From a joint statement by the Social Security and Medicare Boards of Trustees, March 2009
The drawdown of Social Security and HI Trust Fund reserves and the general revenue transfers into SMI will result in mounting pressure on the Federal budget. In fact, pressure is already evident. For the third consecutive year, a “Medicare funding warning” is being triggered, signaling that non-dedicated sources of revenues—primarily general revenues—will soon account for more than 45 percent of Medicare’s outlays. A Presidential proposal will be needed in response to the latest warning.
The financial challenges facing Social Security and especially Medicare need to be addressed soon. If action is taken sooner rather than later, more options will be available, with more time to phase in changes and for those affected to plan for changes.
Translation from the phony government bookkeeping language
- Cash flow for the Hospital Insurance (HI) Trust Fund went negative in 2004 (it was negative during much of the 1990’s, but was fixed by eliminating the cap on wages).
- Cash flow for social security is estimated to turn negative in 2016. It’s already near zero (see this table from the 2009 SS report; compare income and costs).
For decades the taxes for Medicare and social security exceeded expenditures on those programs. The government spent this money.
Now the boomers are aging. Expenditures for our social retirement programs has become an inexorable rise. Their cash flows are no longer funding the rest of the government, but turning into drains. This is the end of an era. For more on this see “The biggest bailout yet“, Fortune, 17 August 2009).
The size of the age wave is too great for any feasible tax increases to cover it.
What does this mean?
The doomsters predict bankruptcy. They are probably wrong (they are always probably wrong). Benefits must be cut. Benefits must be cut. Doing so will be one of the greatest challenges in US history, like nothing seen since the early 19th century battles over slavery.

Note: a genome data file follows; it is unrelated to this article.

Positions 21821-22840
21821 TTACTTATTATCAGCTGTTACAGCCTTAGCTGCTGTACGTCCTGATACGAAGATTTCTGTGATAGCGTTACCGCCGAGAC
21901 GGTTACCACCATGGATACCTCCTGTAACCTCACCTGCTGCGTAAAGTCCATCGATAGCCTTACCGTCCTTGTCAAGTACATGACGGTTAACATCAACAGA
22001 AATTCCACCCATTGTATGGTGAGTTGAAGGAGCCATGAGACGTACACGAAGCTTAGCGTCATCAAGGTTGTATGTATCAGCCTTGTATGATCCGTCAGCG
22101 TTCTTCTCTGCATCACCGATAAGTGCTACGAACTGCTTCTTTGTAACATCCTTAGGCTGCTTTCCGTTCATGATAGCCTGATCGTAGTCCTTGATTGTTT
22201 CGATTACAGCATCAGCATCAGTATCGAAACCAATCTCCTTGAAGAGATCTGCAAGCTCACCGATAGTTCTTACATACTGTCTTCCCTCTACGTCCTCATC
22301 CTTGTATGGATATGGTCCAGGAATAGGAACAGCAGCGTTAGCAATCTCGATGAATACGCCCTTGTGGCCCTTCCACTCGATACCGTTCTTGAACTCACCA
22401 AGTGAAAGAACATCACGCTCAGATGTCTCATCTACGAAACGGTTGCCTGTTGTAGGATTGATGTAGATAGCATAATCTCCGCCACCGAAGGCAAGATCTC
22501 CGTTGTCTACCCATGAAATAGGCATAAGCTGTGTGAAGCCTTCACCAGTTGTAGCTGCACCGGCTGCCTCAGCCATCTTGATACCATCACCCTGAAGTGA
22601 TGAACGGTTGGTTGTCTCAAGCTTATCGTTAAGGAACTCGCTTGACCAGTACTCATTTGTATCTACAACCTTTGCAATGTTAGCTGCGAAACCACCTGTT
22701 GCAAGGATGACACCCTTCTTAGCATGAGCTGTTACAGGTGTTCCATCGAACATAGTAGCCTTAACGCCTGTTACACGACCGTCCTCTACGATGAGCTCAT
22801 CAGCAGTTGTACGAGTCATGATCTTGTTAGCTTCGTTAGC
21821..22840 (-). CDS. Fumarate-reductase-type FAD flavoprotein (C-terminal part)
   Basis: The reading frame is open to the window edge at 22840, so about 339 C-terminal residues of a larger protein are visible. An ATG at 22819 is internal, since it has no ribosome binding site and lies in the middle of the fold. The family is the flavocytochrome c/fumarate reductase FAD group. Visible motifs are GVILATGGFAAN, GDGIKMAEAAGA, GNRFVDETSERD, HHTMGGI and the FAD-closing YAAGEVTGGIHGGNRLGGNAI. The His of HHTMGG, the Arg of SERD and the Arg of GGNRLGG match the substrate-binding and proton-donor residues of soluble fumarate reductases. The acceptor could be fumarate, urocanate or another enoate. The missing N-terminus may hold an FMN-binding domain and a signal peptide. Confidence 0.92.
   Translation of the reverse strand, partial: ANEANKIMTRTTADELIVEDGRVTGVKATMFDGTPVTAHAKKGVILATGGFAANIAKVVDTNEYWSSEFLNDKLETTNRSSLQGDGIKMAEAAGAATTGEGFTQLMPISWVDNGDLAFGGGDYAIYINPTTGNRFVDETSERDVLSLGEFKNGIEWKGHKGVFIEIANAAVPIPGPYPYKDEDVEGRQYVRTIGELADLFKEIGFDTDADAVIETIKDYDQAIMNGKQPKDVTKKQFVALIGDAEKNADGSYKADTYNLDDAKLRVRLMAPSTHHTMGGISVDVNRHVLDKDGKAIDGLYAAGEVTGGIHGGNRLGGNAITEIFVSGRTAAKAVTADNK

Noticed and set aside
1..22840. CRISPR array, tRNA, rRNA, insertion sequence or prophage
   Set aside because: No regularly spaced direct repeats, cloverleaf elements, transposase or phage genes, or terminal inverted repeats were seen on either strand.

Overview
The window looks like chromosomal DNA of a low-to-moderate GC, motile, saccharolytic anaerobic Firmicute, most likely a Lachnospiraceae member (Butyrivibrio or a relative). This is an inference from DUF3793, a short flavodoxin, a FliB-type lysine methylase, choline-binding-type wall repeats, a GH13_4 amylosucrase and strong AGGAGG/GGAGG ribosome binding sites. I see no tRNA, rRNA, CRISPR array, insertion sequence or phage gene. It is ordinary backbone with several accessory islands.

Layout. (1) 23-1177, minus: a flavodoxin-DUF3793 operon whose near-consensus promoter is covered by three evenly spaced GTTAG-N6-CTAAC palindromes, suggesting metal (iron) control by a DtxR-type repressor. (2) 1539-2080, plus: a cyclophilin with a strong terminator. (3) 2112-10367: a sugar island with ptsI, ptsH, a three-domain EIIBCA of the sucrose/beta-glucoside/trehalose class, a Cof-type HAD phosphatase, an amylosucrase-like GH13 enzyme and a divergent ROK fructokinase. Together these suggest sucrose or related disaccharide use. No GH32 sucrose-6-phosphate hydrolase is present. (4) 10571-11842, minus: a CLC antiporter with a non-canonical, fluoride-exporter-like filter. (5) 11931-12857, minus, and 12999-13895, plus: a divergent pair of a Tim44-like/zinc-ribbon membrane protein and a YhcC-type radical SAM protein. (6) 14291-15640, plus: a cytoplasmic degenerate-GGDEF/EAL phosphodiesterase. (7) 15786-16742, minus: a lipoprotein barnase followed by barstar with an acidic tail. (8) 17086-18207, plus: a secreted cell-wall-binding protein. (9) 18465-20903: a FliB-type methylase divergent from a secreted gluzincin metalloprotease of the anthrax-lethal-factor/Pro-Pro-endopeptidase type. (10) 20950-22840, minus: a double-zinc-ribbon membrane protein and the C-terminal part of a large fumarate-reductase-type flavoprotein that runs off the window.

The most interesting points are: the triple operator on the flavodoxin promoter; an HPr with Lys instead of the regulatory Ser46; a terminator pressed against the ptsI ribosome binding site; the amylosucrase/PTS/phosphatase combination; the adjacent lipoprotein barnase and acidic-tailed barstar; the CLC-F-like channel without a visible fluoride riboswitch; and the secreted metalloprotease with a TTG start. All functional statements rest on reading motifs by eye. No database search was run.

Speculating, that’s the patter we are most likely to see. A series of crises, each met by a “great compromise” solution. Each proving inadequate, until eventually a durable solution evolves. The sooner we reach that point, the less pain and damage to the Republic.
Indications and Implications
This will test the structure of our political regime. It’s not in good shape, and fixing it should be one of our top priorities. Hillbilly logic might prove lethal — as in “can’t fix the roof when it’s raining; don’t need fixing when it’s not.”
Unfortunately the current political debate suggests that this will be a long, slow, difficult process of adjustment for the American people. Neither party shows much interest in grappling with the problem — because the American people refuse to look at the facts. For decades the Democrats won elections by demonizing Republican attempts to reform our social retirement systems before it was too late. Now Republicans return the favor.
This dynamic already dominates the political debate. One of Obama’s key advisers wrote about the looming problem of heath care costs (Dr. Ezekial Emanuel, brother of Chief of Staff Rahm Emanuel), and discussed possible solutions. Which Republicans, like ex-Gov Palin, demonize as “death panels.” Our politicos cannot be wiser than us, the voters.
“Principles for allocation of scarce medical interventions“, Govind Persad, Alan Wertheimer, and Ezekiel J Emanuel, The Lancet, 31 January 2009 — Abstract:
Allocation of very scarce medical interventions such as organs and vaccines is a persistent ethical challenge. We evaluate 8 simple allocation principles that can be classified into 4 categories:
- treating people equally,
- favouring the worst-off,
- maximising total benefits, and
- promoting and rewarding social usefulness.
No single principle is sufficient to incorporate all morally relevant considerations and therefore individual principles must be combined into multiprinciple allocation systems. We evaluate 3 systems:
- the United Network for Organ Sharing points systems,
- quality-adjusted life-years, and
- disability-adjusted life-years.
We recommend an alternative system—the complete lives system—which prioritises younger people who have not yet lived a complete life, and also incorporates prognosis, save the most lives, lottery, and instrumental value principles.
This is a start at grappling with a serious problem, that about one-quarter of Medicare outlays are during the last year of life — and much of this neither substantially increases the patient’s life nor improves their quality of life. (From the US Department of Health and Human Services). As the boomers age we will no longer be able to afford such expenditures.
The Republicans, like ex-Gov Palin, demonize this research as advocating “death panels.”
Our politicos cannot be wiser than us, the voters.
Originally published at Fabius Maximus and reproduced here with the author’s permission.